Halftone like point pattern, geometrical problem

unhandled
(Beka Elikashvili) #1

Hello all,

im trying to create a dot structure between two curves (like the halftone function in Adobe Illustrator). The problem is that both curves have different shapes. Espessialy in the radius/corner areas. The goal is to have a nice flowing stucture along the two curves. The outer and inner dots should have approximately the same distance and radius. I tried it in two ways but still did not get a good result (GH file attached). You can see them by switching the seam filter at the end of the definition. I know that there must be inperfections between the first and last dot rows because of the two different shapes of curves. I just try to get the smoothest and nicest result possible. Maybe you have some ideas or tips.

I was thinking about to divide curves maybe with an graphmapper… so i can control the amount of division points in certain positions t of the curve. Is there a way to do so?

Thank you!
point_pattern_GH.gh (25.5 KB)

(Amir Touhidi) #2

Had to rebuild your curves so Evaluate Curve works. Just as a starting point.

point_pattern_GH_re.gh (26.9 KB)

(Beka Elikashvili) #3

Hey Amir,

thank you for your reply. Your definition is interesting but it does not solve the problem. If you connect the points with lines, you will end up with non perpendicular lines to the guide curves (picture attached). Furthermore i do not want to rebuild/interpolate the curves.

(Adam Mounsey) #4

Maybe this could work for you.

point_pattern_GH_Rev2.gh (16.3 KB)

(Laurent Delrieu) #5

Is something like that acceptable for you ?



It uses circle packing and Kangaroo. As it deals with circle it is very hard to not have fractures somewhere.
But you could apply some Loyd relaxation to limit artefacts.

(Beka Elikashvili) #6

Thank you for your reply guys!
@ Adam: an interesting solution but as you can see it still has imperfections (and will always have because theoretically there is no proper solution for that problem I guess… due to the extremely different radius of both curves).
@ Laurent: your results look amazing! Especially the first one. You are right… it is hard to control with circles. It will be acceptable with a little fine tune. Can you post the definition please so I can learn and take a look at how to improve your fantastic results.

Thank you, guys!

(Laurent Delrieu) #7

Hello
here is the definition, it is not very easy to use this circle packing as it is interactive. There are many links
https://www.grasshopper3d.com/m/discussion?id=2985220%3ATopic%3A1834244




Two first thing is to set a range of radius (the same for you) and a number of points.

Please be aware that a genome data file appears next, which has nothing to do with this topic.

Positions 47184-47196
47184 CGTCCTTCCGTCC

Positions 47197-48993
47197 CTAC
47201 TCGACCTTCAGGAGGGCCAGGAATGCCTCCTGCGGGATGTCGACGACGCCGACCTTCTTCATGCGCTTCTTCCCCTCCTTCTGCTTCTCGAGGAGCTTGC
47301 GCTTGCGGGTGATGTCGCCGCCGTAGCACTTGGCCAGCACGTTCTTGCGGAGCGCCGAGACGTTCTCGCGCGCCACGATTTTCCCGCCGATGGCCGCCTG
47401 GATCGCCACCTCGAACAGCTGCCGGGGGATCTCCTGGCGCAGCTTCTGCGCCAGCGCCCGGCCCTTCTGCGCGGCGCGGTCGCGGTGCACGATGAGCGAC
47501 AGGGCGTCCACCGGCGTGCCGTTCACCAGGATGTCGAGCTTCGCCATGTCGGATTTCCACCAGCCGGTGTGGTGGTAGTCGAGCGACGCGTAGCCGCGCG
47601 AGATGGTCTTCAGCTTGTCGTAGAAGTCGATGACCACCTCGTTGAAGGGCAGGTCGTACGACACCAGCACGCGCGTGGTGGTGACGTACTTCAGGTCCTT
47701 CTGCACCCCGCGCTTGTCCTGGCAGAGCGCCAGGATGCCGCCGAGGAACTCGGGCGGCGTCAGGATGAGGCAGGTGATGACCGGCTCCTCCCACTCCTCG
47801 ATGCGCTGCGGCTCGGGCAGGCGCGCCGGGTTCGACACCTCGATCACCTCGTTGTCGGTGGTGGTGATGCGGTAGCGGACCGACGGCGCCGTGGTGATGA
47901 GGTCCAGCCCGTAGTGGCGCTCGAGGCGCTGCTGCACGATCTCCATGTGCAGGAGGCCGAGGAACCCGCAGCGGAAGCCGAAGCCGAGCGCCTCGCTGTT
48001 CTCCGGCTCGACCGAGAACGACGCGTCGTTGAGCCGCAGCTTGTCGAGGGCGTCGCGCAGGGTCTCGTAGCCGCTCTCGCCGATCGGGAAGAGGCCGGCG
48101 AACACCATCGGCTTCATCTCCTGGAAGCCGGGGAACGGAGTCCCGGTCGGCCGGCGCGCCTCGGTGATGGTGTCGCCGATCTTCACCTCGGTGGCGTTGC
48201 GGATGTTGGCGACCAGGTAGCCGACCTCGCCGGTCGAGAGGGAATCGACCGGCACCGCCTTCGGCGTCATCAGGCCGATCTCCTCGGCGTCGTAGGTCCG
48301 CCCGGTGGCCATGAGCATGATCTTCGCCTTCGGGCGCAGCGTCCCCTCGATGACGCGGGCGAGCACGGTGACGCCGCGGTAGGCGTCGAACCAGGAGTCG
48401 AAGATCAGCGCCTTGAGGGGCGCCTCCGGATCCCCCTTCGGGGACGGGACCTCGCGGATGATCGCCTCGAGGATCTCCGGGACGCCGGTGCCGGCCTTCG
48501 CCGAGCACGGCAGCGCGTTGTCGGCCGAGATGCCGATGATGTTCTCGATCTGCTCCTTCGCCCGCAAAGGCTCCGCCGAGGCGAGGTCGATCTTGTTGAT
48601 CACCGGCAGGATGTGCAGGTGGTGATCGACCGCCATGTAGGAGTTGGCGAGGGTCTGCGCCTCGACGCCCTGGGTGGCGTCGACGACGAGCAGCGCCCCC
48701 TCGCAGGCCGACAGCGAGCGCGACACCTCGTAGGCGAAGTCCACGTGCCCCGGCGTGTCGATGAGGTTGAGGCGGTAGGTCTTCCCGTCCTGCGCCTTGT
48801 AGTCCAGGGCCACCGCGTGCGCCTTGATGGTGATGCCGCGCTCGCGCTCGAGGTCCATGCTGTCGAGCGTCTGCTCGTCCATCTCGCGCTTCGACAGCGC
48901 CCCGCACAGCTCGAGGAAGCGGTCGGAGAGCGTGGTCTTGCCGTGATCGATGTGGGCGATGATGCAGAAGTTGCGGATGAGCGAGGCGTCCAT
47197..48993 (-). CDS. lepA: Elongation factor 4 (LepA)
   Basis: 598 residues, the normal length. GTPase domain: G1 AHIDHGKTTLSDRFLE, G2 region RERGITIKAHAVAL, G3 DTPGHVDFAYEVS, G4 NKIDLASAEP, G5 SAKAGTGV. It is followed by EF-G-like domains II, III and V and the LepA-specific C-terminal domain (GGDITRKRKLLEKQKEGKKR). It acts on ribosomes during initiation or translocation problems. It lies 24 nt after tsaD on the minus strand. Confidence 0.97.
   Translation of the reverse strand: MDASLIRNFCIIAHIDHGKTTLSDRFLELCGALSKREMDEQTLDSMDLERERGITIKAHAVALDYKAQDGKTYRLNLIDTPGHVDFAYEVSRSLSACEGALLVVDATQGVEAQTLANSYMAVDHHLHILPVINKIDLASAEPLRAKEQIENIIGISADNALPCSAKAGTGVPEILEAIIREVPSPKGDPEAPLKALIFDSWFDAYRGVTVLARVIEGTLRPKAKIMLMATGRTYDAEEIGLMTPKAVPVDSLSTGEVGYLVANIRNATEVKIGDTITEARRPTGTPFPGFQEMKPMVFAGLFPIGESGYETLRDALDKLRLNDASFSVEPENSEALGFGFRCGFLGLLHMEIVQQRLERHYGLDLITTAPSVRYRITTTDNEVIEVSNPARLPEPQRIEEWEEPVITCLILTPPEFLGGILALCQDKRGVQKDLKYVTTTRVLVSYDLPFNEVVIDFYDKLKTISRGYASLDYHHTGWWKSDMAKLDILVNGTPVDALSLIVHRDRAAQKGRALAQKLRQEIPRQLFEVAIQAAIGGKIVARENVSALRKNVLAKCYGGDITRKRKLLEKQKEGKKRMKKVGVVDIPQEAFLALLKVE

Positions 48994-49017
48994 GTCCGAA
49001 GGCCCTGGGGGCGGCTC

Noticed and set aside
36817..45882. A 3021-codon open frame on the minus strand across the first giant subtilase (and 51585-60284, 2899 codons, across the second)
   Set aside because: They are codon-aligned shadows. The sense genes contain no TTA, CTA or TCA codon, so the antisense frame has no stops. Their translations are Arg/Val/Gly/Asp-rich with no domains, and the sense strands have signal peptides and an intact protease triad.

image
The idea is not to put too big circle/sphere at the begining there must be room for the growth so the multiplier MUST be at a low level 0.1 0.2 … Then increase the slider. Don’t forget to set to true the toggle.
image
You will see circles growing. When you are happy set toggle to false
I also put a Lloyd relaxation. Here also you have to try. It could be optimized, not moving exterior points for example …
There are many parameters. To see Lloyd look here, it is a bit like you problem, but not following curves.



I put a mesh sphere in order to have black dots. I have some problems with Dots

point_pattern_GH_LD.gh (468.7 KB)
(Beka Elikashvili) #8

Hey Laurent

thank you for sharing your definition! I was playing around with it the last days. I end up with some interesting results. However the flow is still a little bit wobbly… to optimize it I was thinking about to extract the points which are created by the first part of the definition and organize them row by row oriented by the u/v Parameters of the reference surface and then to pull/project them to my curves in the previous definition. Maybe I will achieve better results… what do you think?

I will also try to optimize the Lloyd relaxation as you advised. The exterior points should stay on their places as you said. Sometimes i generate better results without Lloyd…

It seems to be a more difficult problem than i tought :slight_smile:

I appreciate your help!

#9

hmm. an idea occurred to me perhaps, if you limit the Lloyds relaxation to an area of a conical section, with center of the conical area at the center of your radius. This will shift the visual center of the ‘merge’ transition areas, where there already is a perceived optical effect, and make them less obvious. just a thought

(Laurent Delrieu) #10

It is quite hard to help you more, the problem is to have some visual quality and this is subjective.
Keeping points aligned with exterior curves is also one big constrain.

(Daniel Piker) #11

I agree this sounds like a set of constraints that are impossible to satisfy all simultaneously.
As the outer curve is longer than the inner one, and with different curvature, you won’t be able to keep the spacing even, while also keeping the circles on the row curves.
Another approach that might help though with finding an acceptable compromise between these aims is to create a quad grid between the curves, and relax that, then use it to place the circles:



point_pattern_relax.gh (22.9 KB)
With this you can adjust the sliders for relative strengths of each goal - such as how evenly distributed they stay on the outer curve.